A piece of recent information suggests the two airlines could merge by the end of next year. Long before the Tata Group officially took over Air India, whispers about the airline’s likely merger with Vistara started floating about.
After all, both have a comparable business model and work a similar fleet. And while the Tatas have stayed tight-lipped on the merger question, a piece of recent information suggests it might just happen by the end of next year.
The decision by the end of 2023
Air India and Vistara could reportedly become a single entity by the end of next year. A piece of recent information has further fueled the long-standing speculation that the Tata Group could merge the two full-service carriers into a single airline if everything goes according to the program.
Sources have revealed to the English daily that Singapore Airlines, which has a 49% share in Vistara, has asked to wait until the end of next year to make a decision about the merger. A person familiar with the matter revealed,
Tata group and Singapore Airlines
“The Tatas and Singapore Airlines have discussed the merger possibility earlier this year. SIA had even agreed to join the Tata bid for Air India but because of the pandemic, it chose to back out given its poor financial condition.”
Singapore Airlines is assessing the situation With a 49% share in Vistara, SIA does have a say in any potential future agreement concerning the carrier. But the airline has given its support to the Tatas in the past by waiving the non-compete clause in Vistara’s contract to permit the Tata Group to bid for the national carrier.
The airline is anticipated to examine all aspects of the merger, including how much equity it will hold in Air India, once an agreement is finalized. The source further said,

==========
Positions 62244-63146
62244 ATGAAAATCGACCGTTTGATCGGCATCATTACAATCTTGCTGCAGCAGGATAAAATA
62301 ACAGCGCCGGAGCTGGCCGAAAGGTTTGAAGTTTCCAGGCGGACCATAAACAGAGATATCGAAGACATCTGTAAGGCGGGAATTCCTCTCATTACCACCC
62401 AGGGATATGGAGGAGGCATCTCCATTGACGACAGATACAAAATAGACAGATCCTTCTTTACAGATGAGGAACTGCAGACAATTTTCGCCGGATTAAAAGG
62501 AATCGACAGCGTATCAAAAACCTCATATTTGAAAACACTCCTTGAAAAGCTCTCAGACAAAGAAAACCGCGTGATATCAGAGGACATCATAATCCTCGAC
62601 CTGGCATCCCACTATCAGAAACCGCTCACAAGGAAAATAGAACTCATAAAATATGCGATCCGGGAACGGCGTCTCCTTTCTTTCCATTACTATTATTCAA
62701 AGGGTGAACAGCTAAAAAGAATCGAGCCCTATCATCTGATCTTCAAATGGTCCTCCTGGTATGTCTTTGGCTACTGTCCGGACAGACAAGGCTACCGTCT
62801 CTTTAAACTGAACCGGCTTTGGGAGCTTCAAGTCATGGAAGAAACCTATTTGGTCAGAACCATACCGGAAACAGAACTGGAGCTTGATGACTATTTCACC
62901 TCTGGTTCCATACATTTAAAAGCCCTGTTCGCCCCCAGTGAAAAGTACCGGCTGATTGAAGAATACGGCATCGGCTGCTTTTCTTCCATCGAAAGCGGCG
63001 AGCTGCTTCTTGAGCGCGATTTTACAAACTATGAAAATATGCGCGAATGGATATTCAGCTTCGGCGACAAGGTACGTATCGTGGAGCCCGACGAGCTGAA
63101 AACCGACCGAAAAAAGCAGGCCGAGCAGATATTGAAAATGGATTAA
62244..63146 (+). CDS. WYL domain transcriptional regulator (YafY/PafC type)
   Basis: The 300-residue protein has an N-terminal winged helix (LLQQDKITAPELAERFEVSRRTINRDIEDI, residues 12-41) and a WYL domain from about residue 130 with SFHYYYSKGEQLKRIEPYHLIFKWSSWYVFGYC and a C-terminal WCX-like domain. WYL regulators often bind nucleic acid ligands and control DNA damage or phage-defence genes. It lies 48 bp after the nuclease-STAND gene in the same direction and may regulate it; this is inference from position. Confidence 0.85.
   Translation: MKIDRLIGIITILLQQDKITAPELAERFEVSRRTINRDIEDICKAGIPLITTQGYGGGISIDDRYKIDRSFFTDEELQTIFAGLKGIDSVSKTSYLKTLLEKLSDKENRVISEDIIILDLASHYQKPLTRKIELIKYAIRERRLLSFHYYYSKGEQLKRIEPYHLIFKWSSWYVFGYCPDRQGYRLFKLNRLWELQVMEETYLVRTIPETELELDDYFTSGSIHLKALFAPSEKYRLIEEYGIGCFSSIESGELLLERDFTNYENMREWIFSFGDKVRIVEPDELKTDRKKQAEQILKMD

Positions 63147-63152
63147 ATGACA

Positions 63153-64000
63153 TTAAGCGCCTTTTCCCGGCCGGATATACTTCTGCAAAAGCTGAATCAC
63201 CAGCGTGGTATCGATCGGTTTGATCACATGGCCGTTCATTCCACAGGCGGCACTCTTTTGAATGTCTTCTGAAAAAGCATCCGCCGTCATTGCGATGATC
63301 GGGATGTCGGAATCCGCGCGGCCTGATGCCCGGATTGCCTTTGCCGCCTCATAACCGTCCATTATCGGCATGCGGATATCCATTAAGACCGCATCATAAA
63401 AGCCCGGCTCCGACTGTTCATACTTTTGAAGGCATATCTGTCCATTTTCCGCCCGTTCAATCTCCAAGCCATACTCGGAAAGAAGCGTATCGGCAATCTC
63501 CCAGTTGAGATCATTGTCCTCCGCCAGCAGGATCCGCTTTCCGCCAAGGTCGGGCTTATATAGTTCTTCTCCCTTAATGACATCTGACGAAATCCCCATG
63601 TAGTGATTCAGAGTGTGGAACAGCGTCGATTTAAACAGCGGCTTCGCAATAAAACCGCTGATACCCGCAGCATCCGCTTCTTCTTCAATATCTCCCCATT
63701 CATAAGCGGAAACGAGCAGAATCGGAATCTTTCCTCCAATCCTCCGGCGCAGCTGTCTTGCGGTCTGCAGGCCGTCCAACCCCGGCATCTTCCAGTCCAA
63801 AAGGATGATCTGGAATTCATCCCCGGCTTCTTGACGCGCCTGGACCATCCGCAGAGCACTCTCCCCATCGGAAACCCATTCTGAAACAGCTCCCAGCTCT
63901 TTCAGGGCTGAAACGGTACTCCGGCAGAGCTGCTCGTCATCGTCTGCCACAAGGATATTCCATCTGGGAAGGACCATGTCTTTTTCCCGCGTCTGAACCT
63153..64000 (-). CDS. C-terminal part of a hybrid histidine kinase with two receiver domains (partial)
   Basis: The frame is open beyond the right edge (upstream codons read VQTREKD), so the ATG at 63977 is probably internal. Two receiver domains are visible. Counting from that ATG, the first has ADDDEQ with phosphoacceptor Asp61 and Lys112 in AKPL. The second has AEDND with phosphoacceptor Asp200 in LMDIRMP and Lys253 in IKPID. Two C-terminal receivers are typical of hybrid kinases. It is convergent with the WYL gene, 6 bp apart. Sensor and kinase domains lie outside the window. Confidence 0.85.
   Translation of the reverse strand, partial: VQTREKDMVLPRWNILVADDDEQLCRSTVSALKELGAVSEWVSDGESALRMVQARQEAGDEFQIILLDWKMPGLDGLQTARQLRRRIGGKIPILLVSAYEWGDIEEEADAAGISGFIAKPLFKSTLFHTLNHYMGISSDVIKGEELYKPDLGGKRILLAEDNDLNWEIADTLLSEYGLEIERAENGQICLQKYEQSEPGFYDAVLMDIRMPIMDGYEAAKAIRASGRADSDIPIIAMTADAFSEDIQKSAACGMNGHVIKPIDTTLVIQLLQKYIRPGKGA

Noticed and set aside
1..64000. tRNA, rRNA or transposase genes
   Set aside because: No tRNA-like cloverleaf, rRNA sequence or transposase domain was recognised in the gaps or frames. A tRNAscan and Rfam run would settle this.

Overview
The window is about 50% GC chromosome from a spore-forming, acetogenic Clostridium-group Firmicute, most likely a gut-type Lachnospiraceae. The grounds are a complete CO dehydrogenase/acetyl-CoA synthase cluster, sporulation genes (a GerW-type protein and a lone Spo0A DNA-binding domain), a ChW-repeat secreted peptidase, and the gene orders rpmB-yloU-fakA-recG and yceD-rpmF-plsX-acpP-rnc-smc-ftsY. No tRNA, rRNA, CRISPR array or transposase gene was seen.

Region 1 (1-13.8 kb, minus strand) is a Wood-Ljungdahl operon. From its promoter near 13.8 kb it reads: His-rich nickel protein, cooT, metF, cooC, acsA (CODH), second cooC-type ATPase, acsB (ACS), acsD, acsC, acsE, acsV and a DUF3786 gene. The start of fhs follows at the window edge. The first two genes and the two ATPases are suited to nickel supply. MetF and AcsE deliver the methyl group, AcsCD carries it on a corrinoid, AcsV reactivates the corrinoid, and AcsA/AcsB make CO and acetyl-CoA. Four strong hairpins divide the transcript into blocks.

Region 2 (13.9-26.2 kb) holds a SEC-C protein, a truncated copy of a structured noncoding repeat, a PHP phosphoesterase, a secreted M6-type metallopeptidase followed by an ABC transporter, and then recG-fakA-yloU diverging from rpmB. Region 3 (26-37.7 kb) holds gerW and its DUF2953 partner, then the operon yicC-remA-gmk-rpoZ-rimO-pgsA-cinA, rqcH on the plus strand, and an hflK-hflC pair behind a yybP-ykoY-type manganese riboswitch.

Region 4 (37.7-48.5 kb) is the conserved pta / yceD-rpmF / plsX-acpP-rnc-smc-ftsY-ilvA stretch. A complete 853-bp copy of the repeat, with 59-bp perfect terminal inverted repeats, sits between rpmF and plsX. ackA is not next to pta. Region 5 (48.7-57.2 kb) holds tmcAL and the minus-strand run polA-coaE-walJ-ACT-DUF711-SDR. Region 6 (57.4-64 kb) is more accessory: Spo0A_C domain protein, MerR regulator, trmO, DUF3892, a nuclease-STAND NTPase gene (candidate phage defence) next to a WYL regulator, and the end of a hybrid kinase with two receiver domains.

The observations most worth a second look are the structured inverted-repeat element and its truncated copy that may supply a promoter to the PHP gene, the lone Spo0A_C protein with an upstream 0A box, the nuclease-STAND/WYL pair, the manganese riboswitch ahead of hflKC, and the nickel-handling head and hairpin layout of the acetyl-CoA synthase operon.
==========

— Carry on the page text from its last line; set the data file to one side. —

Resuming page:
“SIA has asked for time till the end of 2023 to decide whether it wants to go ahead with the merger or not. What they’re looking for is some stability in their financial condition, and that of Air India’s operations post the disinvestment.”
Many also view the appointment of Air India’s new chief executive, Campbell Wilson, as a positive step that could aid in the merger. After all, Singapore Airlines has nothing but good things to say about Wilson. The carrier’s CEO Goh Choong Phong has commented that although the company is sad to lose an experienced senior executive like Campbell, he goes to Air India with their full blessings.
- Campbell is a Singapore Airlines veteran and CEO of its low-cost subsidiary Scoot.
Air India and Vistara are the only two full-service
Air India and Vistara are the only two full-service carriers in the country at the point. Both rely on the Airbus A320 family of aircraft for domestic operations (Vistara also operates a handful of 737s), and both have supported Boeing’s Dreamliners for long-haul flying, with AI also flying the 777s to the US.
Besides just the optics of two full-service airlines with similar fleet and business models operating for the exact owner but competing for customers is something that the Tatas would want to avoid in the future.
While nothing about the merger has been officially approved by the Tatas, reports like these certainly keep the conversation alive.
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